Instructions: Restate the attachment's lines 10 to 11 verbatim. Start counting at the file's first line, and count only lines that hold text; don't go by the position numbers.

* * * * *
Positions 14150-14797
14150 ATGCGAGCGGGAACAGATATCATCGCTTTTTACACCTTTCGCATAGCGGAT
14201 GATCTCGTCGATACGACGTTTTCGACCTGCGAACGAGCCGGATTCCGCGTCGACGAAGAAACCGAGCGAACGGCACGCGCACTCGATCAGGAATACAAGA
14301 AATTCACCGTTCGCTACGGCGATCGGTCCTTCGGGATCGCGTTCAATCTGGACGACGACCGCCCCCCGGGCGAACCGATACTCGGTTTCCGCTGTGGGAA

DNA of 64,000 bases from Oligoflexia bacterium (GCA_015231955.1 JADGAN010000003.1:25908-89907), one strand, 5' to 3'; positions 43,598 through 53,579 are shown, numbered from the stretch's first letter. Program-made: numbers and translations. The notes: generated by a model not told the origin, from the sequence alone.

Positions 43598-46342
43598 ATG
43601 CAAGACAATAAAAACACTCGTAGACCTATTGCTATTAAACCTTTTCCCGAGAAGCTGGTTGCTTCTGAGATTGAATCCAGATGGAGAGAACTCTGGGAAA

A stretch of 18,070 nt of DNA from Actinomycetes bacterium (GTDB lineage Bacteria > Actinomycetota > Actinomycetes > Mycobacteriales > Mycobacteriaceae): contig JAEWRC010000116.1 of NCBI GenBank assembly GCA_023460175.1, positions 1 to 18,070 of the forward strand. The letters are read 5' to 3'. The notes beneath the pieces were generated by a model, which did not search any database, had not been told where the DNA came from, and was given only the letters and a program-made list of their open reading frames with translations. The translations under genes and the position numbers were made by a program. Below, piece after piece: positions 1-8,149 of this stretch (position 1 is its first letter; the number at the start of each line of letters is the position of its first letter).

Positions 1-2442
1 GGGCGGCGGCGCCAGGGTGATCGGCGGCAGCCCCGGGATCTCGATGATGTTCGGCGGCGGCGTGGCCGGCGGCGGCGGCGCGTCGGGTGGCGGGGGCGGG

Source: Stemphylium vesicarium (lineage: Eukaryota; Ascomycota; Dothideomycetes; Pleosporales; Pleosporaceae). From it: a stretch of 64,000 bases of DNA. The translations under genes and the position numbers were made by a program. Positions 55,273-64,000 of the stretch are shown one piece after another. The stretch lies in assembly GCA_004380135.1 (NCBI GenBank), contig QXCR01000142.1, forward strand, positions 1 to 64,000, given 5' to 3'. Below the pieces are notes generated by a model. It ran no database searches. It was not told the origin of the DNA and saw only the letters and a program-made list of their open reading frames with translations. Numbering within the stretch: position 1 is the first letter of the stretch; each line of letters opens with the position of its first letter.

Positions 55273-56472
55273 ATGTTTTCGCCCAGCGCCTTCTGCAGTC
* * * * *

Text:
Positions 1-2442
1 GGGCGGCGGCGCCAGGGTGATCGGCGGCAGCCCCGGGATCTCGATGATGTTCGGCGGCGGCGTGGCCGGCGGCGGCGGCGCGTCGGGTGGCGGGGGCGGG